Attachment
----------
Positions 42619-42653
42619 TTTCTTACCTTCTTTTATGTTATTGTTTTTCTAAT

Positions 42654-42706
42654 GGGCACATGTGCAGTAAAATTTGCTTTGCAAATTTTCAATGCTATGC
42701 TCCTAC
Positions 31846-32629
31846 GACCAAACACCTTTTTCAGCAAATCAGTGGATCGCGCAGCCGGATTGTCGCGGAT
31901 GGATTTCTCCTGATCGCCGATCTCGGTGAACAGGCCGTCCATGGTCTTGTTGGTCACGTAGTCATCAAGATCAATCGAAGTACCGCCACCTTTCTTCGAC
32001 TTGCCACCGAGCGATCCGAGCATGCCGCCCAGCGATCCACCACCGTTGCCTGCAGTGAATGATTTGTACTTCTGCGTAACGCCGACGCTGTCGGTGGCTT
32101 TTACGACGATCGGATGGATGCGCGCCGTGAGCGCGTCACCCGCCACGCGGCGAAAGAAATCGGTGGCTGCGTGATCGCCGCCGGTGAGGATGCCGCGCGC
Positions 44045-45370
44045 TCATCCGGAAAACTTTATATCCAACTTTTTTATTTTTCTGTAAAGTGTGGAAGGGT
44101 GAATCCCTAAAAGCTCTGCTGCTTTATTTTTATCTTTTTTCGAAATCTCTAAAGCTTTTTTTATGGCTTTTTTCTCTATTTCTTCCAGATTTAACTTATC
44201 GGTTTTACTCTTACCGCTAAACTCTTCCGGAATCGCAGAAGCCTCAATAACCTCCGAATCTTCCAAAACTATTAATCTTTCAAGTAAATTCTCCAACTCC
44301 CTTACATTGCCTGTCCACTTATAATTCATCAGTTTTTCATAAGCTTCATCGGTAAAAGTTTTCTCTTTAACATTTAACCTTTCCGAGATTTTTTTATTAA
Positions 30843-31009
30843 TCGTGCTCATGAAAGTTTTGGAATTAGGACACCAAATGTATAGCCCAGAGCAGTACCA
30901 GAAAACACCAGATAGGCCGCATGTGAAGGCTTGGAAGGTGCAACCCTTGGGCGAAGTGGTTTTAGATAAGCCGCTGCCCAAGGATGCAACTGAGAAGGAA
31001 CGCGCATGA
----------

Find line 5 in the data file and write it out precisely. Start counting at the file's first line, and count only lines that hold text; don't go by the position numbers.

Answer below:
42701 TCCTAC